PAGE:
There is a distinct difference between ‘they’re,’ ‘their,’ and “there.” There is also a difference between ‘to,’ ‘two,’ and ‘too.’ Search your document for common misused homophones like these and ensure each has been used properly. It’s all too easy for the eye to scan over a word that sounds the same, but is far from what is meant.
One rule I often find myself breaking is avoidance of words such as ‘very’ and ‘really.’ Joe isn’t ‘very’ hot. He’s either hot or he’s not. The same goes for ‘just’ and ‘only.’ Make sure you truly need them. If you can justify the use of ‘just’ or ‘only,’ make sure it is next to the word you intended to modify.
Another word with which I personally struggle is the word ‘that.’ Although commonly used in speech, “that” is not necessary, but may sound correct when read. ‘That he,’ ‘that she,’ and ‘that they’ are all unnecessary and should be avoided when possible. Also, be careful not to use ‘that’ in place of ‘who.’ It is “the man who drove,” not “the man that drove.”
Perform a search for the troublesome word, ‘like.’ See if ‘as though’ or ‘as if’ sounds better in its place. I’ve found if it’s followed by a full sentence, then ‘like’ is more than likely not the best choice. Another sneaky little unnecessary word is ‘of.’ “Inside it” is better than “inside of it.” Also, try to avoid split infinitives. Although “to boldly go” is generally accepted, other split infinitives, such as “to not go,” sound awkward.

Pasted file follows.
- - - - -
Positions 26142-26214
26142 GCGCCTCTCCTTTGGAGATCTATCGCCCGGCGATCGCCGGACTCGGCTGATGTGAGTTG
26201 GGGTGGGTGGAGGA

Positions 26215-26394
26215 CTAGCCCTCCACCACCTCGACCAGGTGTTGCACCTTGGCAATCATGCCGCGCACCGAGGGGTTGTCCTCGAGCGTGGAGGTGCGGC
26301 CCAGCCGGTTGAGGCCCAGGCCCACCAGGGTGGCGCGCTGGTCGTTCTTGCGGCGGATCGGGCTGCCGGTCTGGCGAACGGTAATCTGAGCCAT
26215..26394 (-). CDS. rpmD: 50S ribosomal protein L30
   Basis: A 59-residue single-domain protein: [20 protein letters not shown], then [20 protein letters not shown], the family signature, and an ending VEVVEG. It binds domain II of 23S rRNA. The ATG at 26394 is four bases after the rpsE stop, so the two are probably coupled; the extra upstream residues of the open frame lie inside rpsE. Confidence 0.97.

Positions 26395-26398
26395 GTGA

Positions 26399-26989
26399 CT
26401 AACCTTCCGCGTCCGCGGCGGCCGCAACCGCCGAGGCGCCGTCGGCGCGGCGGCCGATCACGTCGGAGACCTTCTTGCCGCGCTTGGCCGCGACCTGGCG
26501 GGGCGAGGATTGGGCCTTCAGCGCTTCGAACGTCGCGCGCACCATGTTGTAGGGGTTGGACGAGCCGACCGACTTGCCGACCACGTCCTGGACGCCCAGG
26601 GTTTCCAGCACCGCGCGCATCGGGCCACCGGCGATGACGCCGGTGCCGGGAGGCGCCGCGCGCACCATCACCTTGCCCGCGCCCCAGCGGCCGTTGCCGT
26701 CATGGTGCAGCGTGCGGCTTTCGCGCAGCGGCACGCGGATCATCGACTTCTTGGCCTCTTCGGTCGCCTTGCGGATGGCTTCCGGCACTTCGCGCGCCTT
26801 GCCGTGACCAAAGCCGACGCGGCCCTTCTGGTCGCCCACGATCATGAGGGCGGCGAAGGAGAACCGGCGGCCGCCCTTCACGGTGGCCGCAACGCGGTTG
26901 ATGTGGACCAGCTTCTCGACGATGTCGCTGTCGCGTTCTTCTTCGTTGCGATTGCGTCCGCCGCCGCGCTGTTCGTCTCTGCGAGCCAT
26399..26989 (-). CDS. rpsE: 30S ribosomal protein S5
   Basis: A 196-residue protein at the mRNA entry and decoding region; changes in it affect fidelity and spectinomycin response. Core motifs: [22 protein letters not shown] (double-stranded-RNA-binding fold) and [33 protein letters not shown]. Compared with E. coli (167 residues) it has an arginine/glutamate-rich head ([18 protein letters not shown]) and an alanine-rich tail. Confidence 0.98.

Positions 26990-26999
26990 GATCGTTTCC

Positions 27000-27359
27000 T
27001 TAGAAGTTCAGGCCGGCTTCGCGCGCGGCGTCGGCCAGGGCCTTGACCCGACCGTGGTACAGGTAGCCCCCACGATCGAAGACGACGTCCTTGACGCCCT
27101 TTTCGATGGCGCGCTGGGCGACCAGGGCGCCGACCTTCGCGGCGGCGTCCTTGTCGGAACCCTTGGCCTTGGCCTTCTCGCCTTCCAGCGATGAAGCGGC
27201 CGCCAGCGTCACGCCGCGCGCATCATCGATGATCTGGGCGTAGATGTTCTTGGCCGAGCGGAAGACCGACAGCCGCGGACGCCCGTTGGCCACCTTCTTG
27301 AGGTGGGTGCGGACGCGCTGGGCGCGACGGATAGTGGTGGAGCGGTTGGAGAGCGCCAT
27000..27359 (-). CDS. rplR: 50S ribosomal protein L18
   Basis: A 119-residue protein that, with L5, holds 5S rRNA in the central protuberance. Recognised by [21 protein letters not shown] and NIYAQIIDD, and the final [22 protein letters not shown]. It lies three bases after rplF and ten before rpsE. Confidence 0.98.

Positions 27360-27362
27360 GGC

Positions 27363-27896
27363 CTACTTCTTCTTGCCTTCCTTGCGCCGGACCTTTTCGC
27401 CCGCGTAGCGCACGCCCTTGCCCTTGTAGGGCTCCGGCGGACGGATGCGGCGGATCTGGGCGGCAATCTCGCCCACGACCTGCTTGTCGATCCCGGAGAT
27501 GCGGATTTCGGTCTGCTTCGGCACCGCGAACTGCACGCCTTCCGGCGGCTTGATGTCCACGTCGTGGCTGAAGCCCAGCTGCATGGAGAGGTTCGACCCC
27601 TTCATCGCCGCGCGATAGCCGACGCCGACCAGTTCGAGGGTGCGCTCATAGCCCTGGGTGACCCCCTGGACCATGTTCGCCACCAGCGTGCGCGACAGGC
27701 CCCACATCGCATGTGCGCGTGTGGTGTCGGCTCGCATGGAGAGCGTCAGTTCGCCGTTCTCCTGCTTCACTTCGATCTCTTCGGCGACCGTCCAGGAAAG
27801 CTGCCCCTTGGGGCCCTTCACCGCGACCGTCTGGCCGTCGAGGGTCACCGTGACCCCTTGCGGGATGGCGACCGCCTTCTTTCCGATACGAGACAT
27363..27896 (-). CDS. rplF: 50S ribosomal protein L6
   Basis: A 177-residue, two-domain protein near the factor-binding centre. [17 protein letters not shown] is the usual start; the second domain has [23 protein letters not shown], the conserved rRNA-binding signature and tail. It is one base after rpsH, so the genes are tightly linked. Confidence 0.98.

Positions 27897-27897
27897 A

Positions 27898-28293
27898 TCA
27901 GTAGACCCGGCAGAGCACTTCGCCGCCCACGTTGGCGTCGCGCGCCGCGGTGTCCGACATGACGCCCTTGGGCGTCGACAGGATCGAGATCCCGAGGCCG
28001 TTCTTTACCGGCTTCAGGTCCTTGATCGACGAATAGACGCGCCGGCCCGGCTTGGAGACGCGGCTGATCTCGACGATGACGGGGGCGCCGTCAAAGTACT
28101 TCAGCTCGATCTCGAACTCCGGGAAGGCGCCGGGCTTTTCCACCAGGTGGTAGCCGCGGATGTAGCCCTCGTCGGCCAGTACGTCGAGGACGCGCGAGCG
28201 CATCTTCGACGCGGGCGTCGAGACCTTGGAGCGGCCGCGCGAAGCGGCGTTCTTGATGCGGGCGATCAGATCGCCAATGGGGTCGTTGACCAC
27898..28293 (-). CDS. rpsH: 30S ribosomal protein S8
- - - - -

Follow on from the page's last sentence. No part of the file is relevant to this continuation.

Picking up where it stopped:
Make sure your singular and plural pronouns match. If referring to a group, the pronoun should be plural. If referring to an individual, the pronoun should be singular. For example, “It brought him to his feet” or “It brought them to their feet.” Never should it say “it brought him to their feet.”
Last, but not least, let’s talk a little about sentence structure. Try to vary how you begin your sentences so they don’t all start the same. It gets boring real quick. Make sure you have all the necessary components, unless writing in fragments for stylistic reasons (which I tend to do a lot- shame on me.) If a sentence contains more than one idea, make sure you use commas, semi colons, and colons appropriately. Which brings me to the overuse of commas- if there are more than two, consider dividing the sentence into two separate ones.
Although I am far from perfect, these tips have enabled me to approach my editing in a much more efficient manner. When searching, instead of reading line by line, I am better able to identify errors I might have missed on a read through. Searching forces me to look at each sentence individually and question its wording and structure. Search for these issues, correct what you can, then read your work aloud to identify flow issues. When at last you feel you’ve polished your manuscript until it shines, recruit another set of eyes to read over it. I’ll bet they still find something to fix. I know my beta readers always do. Best of luck.